Fiction in Verse
Full-length novels with plot, subplot(s), theme(s), major and minor characters, in which the narrative is presented in (usually blank) verse form

The songs, stories, myths, and proverbs of a people or "folk" as handed down by word of mouth

Product DetailsHistorical Fiction/Buggy Fiction
Story with fictional characters and events in a historical setting. The Deer Run series, written by my friend Elaine Marie Cooper, are such books. She took a family story and wrote a novel based on it. Historical fiction has to have some kind of tie to true events.

Horror/All kinds of “Punk”
Fiction in which events evoke a feeling of dread in both the characters and the reader. Think Stephen King. The horror doesn’t have to be graphic, either – M Night Shaymalan in the Sixth Sense; a “punk” example is Steam Punk, etc, which is historical or contemporary-ish that deals with tools run by steam power

Fiction full of fun, fancy, and excitement, meant to entertain; but can be contained in all genres. Think particularly of Garrison Keillor – the goal is to make ’em laugh.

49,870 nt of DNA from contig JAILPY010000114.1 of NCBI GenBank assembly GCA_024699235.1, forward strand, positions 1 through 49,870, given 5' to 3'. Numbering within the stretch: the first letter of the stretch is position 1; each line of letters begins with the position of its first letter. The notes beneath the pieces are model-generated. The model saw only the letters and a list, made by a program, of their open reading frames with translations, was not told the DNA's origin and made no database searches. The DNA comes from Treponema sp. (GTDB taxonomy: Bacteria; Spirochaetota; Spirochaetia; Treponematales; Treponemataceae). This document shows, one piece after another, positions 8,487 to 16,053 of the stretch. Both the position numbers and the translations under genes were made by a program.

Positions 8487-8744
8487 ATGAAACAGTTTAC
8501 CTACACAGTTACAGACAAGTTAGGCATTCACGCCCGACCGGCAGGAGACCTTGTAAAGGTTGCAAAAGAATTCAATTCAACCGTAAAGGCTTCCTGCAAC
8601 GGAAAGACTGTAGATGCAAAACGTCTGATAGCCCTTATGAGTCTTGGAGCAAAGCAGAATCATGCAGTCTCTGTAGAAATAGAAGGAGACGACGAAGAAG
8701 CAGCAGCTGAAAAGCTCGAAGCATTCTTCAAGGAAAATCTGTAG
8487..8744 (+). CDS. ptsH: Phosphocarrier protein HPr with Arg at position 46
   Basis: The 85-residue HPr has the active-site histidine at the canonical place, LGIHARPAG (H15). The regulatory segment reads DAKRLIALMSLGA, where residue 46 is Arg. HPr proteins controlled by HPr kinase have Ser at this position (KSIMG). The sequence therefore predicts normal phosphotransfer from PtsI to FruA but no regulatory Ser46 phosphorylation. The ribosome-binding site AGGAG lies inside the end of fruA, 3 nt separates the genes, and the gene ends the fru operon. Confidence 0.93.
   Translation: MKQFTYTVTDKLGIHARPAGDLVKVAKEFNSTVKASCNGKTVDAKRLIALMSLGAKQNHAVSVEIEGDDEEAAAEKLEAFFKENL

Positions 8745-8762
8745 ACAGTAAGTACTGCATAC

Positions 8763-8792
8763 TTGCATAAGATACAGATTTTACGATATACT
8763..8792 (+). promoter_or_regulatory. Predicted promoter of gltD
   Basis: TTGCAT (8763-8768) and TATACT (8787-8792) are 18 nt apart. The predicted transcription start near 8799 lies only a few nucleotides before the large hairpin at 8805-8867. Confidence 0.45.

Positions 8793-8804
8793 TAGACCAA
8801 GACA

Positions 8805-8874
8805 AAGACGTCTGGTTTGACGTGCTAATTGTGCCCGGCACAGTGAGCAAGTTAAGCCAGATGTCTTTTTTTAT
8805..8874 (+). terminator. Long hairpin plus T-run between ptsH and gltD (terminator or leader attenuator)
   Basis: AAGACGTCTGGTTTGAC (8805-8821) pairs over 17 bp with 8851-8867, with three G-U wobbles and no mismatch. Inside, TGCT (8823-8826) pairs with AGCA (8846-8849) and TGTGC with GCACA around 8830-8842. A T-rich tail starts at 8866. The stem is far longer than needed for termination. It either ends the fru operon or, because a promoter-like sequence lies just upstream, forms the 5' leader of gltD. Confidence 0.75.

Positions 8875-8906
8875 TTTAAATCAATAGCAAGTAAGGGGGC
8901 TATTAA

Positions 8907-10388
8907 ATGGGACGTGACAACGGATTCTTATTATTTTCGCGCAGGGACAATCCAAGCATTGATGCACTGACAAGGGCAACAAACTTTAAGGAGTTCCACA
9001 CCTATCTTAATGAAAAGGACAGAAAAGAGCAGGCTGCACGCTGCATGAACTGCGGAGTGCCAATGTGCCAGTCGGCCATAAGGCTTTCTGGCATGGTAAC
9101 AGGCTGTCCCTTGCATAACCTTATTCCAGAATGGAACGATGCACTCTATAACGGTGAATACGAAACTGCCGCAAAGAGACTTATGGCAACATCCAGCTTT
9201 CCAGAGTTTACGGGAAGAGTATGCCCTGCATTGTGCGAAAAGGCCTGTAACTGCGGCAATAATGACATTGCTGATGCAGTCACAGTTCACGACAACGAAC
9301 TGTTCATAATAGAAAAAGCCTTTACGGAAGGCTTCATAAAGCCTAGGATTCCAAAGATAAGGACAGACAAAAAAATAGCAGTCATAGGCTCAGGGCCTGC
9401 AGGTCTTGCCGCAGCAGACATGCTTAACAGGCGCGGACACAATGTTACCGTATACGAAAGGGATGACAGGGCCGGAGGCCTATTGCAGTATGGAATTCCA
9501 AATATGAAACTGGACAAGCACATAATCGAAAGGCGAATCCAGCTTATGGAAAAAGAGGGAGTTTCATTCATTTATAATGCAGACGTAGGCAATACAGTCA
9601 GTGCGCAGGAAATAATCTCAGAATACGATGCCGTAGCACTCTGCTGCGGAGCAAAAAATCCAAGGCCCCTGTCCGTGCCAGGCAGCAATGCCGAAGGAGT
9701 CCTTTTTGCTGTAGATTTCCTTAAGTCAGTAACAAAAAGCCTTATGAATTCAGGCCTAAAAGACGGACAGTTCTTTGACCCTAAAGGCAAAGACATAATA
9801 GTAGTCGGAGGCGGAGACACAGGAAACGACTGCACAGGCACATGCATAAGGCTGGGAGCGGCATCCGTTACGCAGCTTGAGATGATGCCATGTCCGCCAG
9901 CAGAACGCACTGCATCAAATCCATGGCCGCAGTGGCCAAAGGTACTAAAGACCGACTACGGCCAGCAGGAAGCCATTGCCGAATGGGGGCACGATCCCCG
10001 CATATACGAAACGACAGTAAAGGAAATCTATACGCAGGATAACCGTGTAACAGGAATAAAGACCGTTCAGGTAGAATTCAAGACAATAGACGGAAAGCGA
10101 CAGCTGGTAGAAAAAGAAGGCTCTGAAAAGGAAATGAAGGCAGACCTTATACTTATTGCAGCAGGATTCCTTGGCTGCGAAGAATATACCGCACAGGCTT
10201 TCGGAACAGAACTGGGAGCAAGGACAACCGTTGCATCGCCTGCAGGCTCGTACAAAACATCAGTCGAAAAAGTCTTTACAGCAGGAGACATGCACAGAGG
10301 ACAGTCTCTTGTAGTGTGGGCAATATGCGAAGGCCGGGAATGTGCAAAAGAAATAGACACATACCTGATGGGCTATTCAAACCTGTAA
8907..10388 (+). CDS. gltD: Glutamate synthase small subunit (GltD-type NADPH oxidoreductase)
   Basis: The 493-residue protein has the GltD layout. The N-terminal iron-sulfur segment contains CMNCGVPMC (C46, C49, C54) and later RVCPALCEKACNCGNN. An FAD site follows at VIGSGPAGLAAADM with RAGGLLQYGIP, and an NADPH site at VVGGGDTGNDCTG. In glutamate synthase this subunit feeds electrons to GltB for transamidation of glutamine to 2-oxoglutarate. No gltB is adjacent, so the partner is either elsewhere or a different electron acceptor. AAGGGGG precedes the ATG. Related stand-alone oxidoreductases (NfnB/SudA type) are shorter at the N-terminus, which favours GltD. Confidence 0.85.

Story, sometimes of a national or folk hero, which has a basis in fact but also includes imaginative material

which includes many sub-categories, such as the Detective or crime story, and the cozy
Fiction dealing with the solution of a crime or the unraveling of secrets

Legend or traditional narrative, often based in part on historical events, that reveals human behavior and natural phenomena by its symbolism; often pertaining to the actions of the gods. Think Beowulf
Product Details 
New Adult
Often starts with teens who are involved in big events, and grow up, often get married and/or make adult decisions like marriage or having a child. Twilight, Hunger Games, Harry Potter, Jill Williamson’s books